The Truth Behind London’s Housing Crisis
Last week, UK police and bailiffs descended on Brixton to evict a community of squatters. However, when they arrived on Rushcroft Road and poured through the six buildings owned by Lambeth Local Authority, they found the properties empty and abandoned. “Most of the people left over the weekend,” explained one resident, hurriedly loading their belongings into a van a few hours before the eviction teams arrived. “They were scared they might have a another ‘Clifton Mansions’ on their hands.”
Located on nearby Coldharbour Lane, Clifton Mansions used to be one of London’s most famous squats. Once derelict council property, squatters first occupied its 22 flats in the 1990s, turning them into a de-facto cultural center that apparently provided the artist Jeremy Deller and Pogues frontman Shane MacGowan with temporary shelter. Condemned by the council for “anti-social behavior” and sold off to a private company, ten van-loads of police assisted in evicting its residents in July 2011. The building was converted into luxury apartments, some of which are currently fetching rents of $820 per week.
Today, the memory of this—as well as the chaos of Clifton Mansions’ “leaving party”—has ostensibly driven out many of Rushcroft’s residents before the death knell. Clifton Mansions’ final bash had been intended as a swansong to its legacy. What unfolded, however, was an over-attended party that descended into gate-crashers urinating from the roof and others attempting to strip the building of valuable copper piping. One man was also assaulted and robbed by strangers.
The Clifton Mansions leaving party. Photo via urban75.com/brixtonbuzz.com.

In a written press release, Lambeth’s cabinet for housing councillor Peter Robbins was unapologetic about evicting the residents of Ruschcroft Road.
 “We are taking this action because it is unfair on the thousands of residents in need of housing in Lambeth that a small minority are unlawfully squatting in six mansion blocks on Rushcroft Road and not paying any rent or council tax,” he said.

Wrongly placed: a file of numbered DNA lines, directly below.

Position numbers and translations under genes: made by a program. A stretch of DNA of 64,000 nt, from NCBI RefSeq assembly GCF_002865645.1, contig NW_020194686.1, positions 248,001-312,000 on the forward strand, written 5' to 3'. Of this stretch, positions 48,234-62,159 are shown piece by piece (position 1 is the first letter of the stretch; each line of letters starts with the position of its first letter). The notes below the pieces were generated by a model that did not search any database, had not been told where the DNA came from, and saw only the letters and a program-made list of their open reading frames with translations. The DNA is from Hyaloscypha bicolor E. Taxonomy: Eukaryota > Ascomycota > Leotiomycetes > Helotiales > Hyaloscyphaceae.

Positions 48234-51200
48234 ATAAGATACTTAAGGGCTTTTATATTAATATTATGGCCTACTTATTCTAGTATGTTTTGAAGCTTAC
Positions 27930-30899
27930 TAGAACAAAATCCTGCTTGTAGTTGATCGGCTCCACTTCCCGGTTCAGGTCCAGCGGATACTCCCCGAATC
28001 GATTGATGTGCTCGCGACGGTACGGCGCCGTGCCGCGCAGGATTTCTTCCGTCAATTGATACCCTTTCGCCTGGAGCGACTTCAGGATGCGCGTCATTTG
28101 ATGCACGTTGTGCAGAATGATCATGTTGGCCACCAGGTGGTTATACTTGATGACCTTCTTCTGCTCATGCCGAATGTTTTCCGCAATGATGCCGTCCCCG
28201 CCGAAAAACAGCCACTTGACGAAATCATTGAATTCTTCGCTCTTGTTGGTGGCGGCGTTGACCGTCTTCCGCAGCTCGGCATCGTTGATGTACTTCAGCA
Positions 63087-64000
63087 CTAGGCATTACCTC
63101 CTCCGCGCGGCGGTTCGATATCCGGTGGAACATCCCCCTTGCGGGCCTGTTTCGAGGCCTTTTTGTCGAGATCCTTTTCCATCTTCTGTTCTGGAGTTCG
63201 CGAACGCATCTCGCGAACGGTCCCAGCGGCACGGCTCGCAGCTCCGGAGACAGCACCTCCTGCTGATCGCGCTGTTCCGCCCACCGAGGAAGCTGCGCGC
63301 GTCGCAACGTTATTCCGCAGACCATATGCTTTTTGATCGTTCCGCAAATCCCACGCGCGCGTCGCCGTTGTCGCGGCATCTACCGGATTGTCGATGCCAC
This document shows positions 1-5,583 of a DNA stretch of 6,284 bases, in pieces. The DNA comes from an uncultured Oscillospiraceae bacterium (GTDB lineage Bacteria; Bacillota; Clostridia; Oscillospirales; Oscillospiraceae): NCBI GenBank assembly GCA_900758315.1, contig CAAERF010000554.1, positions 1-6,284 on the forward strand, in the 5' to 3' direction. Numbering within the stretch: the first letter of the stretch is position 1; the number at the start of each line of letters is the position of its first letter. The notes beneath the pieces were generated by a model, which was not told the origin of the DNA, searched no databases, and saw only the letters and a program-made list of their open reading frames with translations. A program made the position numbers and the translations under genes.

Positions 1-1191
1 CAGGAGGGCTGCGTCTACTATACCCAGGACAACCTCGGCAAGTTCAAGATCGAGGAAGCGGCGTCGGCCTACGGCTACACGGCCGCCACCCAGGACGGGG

Continue

The Truth Behind London’s Housing Crisis

Last week, UK police and bailiffs descended on Brixton to evict a community of squatters. However, when they arrived on Rushcroft Road and poured through the six buildings owned by Lambeth Local Authority, they found the properties empty and abandoned. “Most of the people left over the weekend,” explained one resident, hurriedly loading their belongings into a van a few hours before the eviction teams arrived. “They were scared they might have a another ‘Clifton Mansions’ on their hands.”

Located on nearby Coldharbour Lane, Clifton Mansions used to be one of London’s most famous squats. Once derelict council property, squatters first occupied its 22 flats in the 1990s, turning them into a de-facto cultural center that apparently provided the artist Jeremy Deller and Pogues frontman Shane MacGowan with temporary shelter. Condemned by the council for “anti-social behavior” and sold off to a private company, ten van-loads of police assisted in evicting its residents in July 2011. The building was converted into luxury apartments, some of which are currently fetching rents of $820 per week.

Today, the memory of this—as well as the chaos of Clifton Mansions’ “leaving party”—has ostensibly driven out many of Rushcroft’s residents before the death knell. Clifton Mansions’ final bash had been intended as a swansong to its legacy. What unfolded, however, was an over-attended party that descended into gate-crashers urinating from the roof and others attempting to strip the building of valuable copper piping. One man was also assaulted and robbed by strangers.


The Clifton Mansions leaving party. Photo via urban75.com/brixtonbuzz.com.

In a written press release, Lambeth’s cabinet for housing councillor Peter Robbins was unapologetic about evicting the residents of Ruschcroft Road.
 “We are taking this action because it is unfair on the thousands of residents in need of housing in Lambeth that a small minority are unlawfully squatting in six mansion blocks on Rushcroft Road and not paying any rent or council tax,” he said.

Continue

Tao Lin’s Apartment: A Review, by Megan Boyle